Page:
Meet the 6 Most Common Types of Lettuce|Recipes Spots

  • on August 17, 2023
Meet the 6 Most Common Types of Lettuce

Head of Butter Lettuce
Simply Recipes / Lori Rice

Lettuce is often lumped into one category of mild or bland leaves for salads, but this vegetable family is more exciting and complex than you might think. Here’s a guide to help you get to know the different types and, hopefully, give you a new appreciation for lettuce. 

Not All Fresh Salad Leaves Are Lettuce

The lettuce family is huge, but it doesn’t include things like arugula, chicories, or pea shoots (just to name a few). What’s included in this guide, and only what’s included in this guide, are true lettuces, all in the Asteraceae (daisy) family. 

Types of Lettuce

Lettuces can be divided into a few distinct categories, and each category contains more varieties than any of us will ever know. Not all lettuces can be treated the same way, so it’s good to get to know the differences.

Leaf Lettuce

An oval serving bowl with lettuce inside to make a summer picnic salad. Halved avocado, pasta salad, a head of lettuce and a linen with a spoon on top surround the bowl.
Simply Recipes / Kalisa Marie Martin

Leaf lettuces are soft and tender, but they don’t have hearts. They’re loose and floppy and open, like pom poms. Leaves in this category vary dramatically in shape, size, texture, color, color combinations and patterns. When it comes to flavor, they can be nutty or mineral-y, or bitter and astringent in a refreshing clean-feeling way, and they’re generally less sweet than other types. 

You’re likely familiar with red oak or royal oak leaf lettuces, but your local farmers market may have lots of fun varieties for you to discover. 

Pro tip: don’t let dressed leaf lettuces sit around; their delicate nature means they slump and get soggy pretty fast, so only dress them shortly before you plan to eat.


Old Bay Shrimp Rolls on a Plate with Lemon Wedges
Simply Recipes / Ross Yoder

Butterhead is another type of lettuce with loose soft leaves. There are two main types: Boston and Bibb. Boston types are larger with wider leaves, and tend to be more mild. Bibb are a little more tightly held together and might have more noticeable veins and ridges running throughout the leaves.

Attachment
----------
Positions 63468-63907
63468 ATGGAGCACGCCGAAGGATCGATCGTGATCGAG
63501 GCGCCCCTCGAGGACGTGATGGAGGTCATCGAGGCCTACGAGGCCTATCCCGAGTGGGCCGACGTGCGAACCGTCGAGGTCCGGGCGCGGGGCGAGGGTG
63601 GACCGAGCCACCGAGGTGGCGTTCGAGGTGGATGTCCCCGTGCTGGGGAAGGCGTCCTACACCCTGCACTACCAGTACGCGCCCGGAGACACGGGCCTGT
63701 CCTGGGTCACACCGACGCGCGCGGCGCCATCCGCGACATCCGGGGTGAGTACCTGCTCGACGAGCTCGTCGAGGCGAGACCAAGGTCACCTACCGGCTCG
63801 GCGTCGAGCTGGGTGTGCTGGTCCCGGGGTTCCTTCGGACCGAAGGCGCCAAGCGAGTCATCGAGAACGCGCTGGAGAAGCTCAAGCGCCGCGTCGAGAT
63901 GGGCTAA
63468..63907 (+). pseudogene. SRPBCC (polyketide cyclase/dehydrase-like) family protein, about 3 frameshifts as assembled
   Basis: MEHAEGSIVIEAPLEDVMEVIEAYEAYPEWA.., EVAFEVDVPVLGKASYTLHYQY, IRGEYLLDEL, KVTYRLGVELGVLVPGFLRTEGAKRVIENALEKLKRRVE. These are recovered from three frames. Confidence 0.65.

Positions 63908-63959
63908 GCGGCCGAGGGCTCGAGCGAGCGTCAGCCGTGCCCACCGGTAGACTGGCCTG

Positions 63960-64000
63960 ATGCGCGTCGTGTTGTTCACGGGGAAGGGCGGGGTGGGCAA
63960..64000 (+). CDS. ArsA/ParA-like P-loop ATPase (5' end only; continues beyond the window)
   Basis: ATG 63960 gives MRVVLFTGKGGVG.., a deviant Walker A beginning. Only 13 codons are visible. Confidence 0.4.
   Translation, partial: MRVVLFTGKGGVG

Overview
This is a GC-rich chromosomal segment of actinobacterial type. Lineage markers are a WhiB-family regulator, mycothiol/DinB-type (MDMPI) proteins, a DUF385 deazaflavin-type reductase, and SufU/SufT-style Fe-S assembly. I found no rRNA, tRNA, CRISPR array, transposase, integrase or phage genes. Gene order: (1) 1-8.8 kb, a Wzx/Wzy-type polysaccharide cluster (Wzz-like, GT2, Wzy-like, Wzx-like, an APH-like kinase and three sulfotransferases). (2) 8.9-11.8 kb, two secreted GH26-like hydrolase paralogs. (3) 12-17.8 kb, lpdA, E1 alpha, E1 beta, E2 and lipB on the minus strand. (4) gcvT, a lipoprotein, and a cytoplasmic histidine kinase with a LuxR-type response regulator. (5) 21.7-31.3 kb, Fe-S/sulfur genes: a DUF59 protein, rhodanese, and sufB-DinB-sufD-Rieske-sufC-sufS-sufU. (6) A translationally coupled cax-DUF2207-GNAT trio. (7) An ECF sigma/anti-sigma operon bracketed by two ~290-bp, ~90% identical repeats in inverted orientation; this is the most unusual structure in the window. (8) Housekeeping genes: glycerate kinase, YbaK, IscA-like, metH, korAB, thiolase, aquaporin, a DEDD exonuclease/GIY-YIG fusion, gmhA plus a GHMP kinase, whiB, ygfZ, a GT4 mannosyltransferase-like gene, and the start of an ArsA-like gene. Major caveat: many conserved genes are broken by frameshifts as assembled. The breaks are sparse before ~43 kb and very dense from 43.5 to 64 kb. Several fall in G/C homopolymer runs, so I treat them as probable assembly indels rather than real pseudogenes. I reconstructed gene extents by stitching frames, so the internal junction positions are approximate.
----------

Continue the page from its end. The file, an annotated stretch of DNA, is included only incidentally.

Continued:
These leaves are sweet and mildly astringent and, as the name suggests, have a melt-in-your-mouth sensation that might remind you of butter. Their ribs are succulent; dainty compared to the ribs on all other lettuce types. They’re perfect sandwich leaves, great to use for lettuce wraps, and they make the dreamiest looking salads. Like their tender leaf lettuce cousins, butter lettuce should only be dressed right before eating. 

Butterheads are one of the hydroponically-grown types you’ll find in grocery stores. They come protected in clamshell cases, which are perfect for transport and storage—just put the whole container in the fridge. These can keep for several days, especially if their roots are attached. 


Classic Wedge Salad with Blue Cheese Dressing
Simply Recipes / Sheryl Julian

These are round heads of densely-packed leaves that are all about texture. They’re the mildest all the lettuces, but they’re also the sturdiest. You can’t make a classic wedge salad with any other type. Those pale balls of iceberg on grocery store shelves are crispheads. 

These don’t need delicate handling, and they can sit in the crisper drawer for several days if you need. The outer leaves might get sad, but peel those away and the rest will be fine. 

Romaine, or Cos

Lettuce heads for Caesar Salad
Simply Recipes / Elise Bauer

Romanie lettuces are upright heads of stiff narrow leaves that are crunchy and tender, a little sweet, and sometimes a little bitter (especially near the stalks). We’re most familiar with the long light green varieties sold in stores. There’s a whole world of romaine full of color and various shapes, sizes, and textures, though mostly small farmers and gardeners would know about with them.

The small varieties with sturdy leaves are ideal for swooping into dips or using as lettuce cups. The stiff, more densely-packed varieties are great for grilling or braising, or adding to soups.

Stored in a loosely closed bag lined with a paper towel, heads of romaine can hang out in the fridge for 5-7 days without getting too sad. 

Little Gems, or Sucrine

Greenest Spring Green Salad in a bowl.
Simply Recipes / Alison Bickel

These little cuties are short and shaped like romaine but with leaves that open up and outwards instead of clinging tightly closed. They’re a cross between romaine and butterhead, so they’re crisp, tender and buttery, and sweet without any bitter notes. Treat them just like Romaine, or swap them for butterhead leaves in a lettuce wrap. Raw or cooked, you can’t go wrong.  

Salad Mixes

Jar of Tarragon-Mustard Vinaigrette Poured onto a Salad (Various Lettuce Types, Sliced Tomatoes, and Sliced Avocado)
Simply Recipes / Annika Panikker

Baby salad mixes are made from leaves that are harvested when they’re young; instead of removing the whole head from the stalk, some leaves are snipped off. They often include more than lettuces—you might find baby sorrels, chicories, or mustards—and are by far the most convenient way to get your greens. They’re sold in stores year-round, often sealed in large plastic clamshells with nitrogen gas to prolong their shelf life. If you buy your greens like that, keep them in the clamshell for storage.

Store loose salad mixes in a container or a bag lined with a paper towel in the crisper drawer for up to 5 days (if you’re good about keeping them dry, they might last longer, but who lets lovely lettuces sit for that long?)

Article Categories:
Salad · Soups

Leave a Reply

Your email address will not be published. Required fields are marked *